If you have one stationary nonrotating black hole, being orbited by a 2 or more black holes just outside each other's event horizons does this alter the size of the central black hole's event horizon? what's the answer to this thought experiment, if you put a spaceship into orbit around the central black hole. and it Falls into the event horizon just barely, and then introduce the multiple black holes orbiting just outside the central black hole's event horizon would it enable the spaceship to escape central black hole's event horizon via the pull of the exterior orbiting black holes. (I don't know if rotating or nonrotating would have any effect on the event horizon
First of all if two black holes are orbiting each other with their horizons almost touching, they will very quickly merge into one black hole. Even if they are orbiting at 10 times the horizon radius, they still will merge in a relatively short time. The reason that they merge is that the closely orbiting black holes will be radiating a significant amount of their orbital energy as gravitational waves. The energy for the outgoing gravitational waves will come from the orbital energy of the black holes which will force them to get closer to each other which will increase the gravitational radiation in a runaway process that quickly results in the black hole mergers. You can see many interesting videos of simulations of this process at this website: http://www.black-holes.org/explore2.html .
In the second part of your question, I think you are trying to arrange things such that the spaceship is sucked out of the event horizon of the first black hole by the second black. Now, if you look at the videos, you will see that when the black holes are far from each other, the event horizons that are facing each other get flattened somewhat, which I think is the effect you are looking for that you think might allow the spaceship to escape. However, if you look at the videos, you see that as the holes get even closer to each other the event horizons "reach" out towards each other and as the two cusps from each hole touch, then the black holes quickly merge into one black hole.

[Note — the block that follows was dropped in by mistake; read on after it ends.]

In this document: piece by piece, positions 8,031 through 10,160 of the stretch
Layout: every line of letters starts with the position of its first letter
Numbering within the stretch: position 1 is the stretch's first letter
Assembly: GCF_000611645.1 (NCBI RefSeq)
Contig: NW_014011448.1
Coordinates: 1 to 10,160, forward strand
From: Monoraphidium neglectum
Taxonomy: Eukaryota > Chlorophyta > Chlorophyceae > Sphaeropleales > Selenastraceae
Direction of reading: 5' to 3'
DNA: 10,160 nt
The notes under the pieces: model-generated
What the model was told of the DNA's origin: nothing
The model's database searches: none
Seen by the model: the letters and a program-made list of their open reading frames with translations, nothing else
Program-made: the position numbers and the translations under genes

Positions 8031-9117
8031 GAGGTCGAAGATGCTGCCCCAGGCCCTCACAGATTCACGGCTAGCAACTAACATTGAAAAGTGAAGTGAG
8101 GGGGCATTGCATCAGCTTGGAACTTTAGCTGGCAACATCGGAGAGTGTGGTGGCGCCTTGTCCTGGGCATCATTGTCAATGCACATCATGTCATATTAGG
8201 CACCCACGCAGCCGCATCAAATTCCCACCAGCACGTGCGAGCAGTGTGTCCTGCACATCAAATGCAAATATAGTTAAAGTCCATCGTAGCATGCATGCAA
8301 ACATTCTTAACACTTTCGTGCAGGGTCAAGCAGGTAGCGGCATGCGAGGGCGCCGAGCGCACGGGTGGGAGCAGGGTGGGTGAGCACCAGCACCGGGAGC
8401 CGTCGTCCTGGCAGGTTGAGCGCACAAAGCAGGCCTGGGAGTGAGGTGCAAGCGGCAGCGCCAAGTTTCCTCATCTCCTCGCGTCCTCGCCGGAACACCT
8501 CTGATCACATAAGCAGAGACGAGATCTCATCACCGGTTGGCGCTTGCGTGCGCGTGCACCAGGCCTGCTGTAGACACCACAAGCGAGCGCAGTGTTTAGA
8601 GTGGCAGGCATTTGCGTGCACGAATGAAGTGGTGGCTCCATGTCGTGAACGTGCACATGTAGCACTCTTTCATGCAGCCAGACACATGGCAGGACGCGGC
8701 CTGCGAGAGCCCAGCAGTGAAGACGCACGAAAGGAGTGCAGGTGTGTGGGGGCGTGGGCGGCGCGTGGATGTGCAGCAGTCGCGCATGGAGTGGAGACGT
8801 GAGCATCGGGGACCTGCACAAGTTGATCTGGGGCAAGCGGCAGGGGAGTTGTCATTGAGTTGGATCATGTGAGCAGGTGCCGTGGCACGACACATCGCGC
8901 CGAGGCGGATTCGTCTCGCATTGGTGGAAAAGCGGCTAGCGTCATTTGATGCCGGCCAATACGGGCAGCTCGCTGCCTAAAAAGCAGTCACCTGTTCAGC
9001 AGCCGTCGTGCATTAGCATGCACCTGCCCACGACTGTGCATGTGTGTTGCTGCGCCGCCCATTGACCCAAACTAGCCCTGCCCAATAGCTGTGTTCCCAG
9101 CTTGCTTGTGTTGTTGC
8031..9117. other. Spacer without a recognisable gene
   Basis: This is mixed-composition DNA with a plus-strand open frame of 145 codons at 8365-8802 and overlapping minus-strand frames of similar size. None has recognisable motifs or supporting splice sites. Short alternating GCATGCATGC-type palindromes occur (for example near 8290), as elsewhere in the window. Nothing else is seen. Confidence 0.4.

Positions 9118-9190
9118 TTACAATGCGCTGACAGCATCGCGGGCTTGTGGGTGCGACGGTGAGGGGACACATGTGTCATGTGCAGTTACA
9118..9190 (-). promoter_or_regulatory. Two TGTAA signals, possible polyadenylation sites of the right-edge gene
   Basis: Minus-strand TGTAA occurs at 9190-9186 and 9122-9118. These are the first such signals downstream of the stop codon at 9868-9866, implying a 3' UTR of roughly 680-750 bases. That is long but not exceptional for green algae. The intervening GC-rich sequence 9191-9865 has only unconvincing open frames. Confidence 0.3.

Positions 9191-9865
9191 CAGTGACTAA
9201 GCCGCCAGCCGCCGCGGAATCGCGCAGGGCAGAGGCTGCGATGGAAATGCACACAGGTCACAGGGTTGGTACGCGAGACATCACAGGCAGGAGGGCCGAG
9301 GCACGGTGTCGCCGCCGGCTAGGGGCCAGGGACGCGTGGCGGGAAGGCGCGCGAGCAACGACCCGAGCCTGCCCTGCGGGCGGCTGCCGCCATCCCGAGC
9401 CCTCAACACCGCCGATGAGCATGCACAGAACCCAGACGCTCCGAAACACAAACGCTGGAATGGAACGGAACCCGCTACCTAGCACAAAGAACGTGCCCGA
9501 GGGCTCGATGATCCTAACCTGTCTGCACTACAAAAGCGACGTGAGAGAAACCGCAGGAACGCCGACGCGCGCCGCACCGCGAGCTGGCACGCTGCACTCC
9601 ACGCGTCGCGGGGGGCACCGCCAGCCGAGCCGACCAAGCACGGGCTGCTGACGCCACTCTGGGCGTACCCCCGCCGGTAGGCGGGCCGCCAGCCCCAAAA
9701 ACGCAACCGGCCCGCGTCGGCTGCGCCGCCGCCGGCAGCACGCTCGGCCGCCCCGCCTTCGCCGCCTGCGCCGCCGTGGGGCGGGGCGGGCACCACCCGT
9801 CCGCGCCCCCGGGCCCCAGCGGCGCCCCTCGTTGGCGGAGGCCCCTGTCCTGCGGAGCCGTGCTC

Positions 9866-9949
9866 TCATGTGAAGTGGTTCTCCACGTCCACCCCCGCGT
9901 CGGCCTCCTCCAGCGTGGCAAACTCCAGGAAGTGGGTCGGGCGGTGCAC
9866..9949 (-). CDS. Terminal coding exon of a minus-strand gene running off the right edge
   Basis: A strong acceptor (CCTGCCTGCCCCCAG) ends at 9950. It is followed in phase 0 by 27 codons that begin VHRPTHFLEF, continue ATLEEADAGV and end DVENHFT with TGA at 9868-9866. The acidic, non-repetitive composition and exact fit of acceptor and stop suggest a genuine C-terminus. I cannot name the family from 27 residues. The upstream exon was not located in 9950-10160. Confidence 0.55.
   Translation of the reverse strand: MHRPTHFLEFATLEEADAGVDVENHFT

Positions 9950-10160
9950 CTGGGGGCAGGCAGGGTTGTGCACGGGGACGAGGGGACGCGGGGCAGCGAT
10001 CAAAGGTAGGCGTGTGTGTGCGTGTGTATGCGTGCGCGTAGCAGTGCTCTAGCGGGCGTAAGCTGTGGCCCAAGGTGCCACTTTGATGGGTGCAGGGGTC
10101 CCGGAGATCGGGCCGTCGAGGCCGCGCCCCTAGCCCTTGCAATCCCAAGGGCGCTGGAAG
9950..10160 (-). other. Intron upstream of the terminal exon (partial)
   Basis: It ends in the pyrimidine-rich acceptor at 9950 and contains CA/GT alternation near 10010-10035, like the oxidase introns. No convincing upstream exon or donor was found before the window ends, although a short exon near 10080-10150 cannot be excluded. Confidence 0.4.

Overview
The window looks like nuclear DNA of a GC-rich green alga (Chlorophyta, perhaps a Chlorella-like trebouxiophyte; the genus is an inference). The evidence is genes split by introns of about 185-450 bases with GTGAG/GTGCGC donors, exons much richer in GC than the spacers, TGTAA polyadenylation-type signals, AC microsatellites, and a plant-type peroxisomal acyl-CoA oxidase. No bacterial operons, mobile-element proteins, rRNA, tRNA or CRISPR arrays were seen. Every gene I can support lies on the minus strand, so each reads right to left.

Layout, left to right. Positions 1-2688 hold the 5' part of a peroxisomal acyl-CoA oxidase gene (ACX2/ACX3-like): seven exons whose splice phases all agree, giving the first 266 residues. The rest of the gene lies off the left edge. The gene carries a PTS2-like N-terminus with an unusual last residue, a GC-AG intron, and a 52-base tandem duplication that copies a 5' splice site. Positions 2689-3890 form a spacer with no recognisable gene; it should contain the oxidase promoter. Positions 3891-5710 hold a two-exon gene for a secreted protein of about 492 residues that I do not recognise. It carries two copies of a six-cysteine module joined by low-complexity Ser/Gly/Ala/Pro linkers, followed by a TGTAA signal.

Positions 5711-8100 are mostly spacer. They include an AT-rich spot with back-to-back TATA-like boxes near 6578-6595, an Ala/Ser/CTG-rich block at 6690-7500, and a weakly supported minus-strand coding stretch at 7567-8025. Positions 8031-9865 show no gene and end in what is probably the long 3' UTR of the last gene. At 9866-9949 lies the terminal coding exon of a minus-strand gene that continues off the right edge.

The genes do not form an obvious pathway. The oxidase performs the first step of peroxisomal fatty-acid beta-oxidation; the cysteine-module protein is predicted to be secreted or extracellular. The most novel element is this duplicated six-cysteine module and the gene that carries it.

Here is a frame from a movie showing the event horizons flattened and the beginning of the cusps forming which will lead to the merger:
The problem with your scheme for escaping the black hole is that the spaceship will have already fallen into the singularity by the time you move the second black hole in close enough to "flatten" the event horizon. The problem is that once the spaceship crosses the event horizon, the future time-like direction has become rotated into a spatial direction towards the black hole singularity at the center. See this answer on the Astronomy StackExchange for more of an explanation: http://astronomy.stackexchange.com/questions/1598/why-cant-you-escape-a-black-hole/1600#1600 .
Here is the image from that question showing how the time direction gets rotated towards the center of the black hole:
If a black hole is orbited by even just one other black hole, the event horizon bulges out towards it and increases in area.
If a spaceship is inside an event horizon it cannot escape no matter what you do. This is simply because the definition of the event horizon is the boundary of the region from which you cannot escape to infinity taking into account everything else happening in the universe present and future.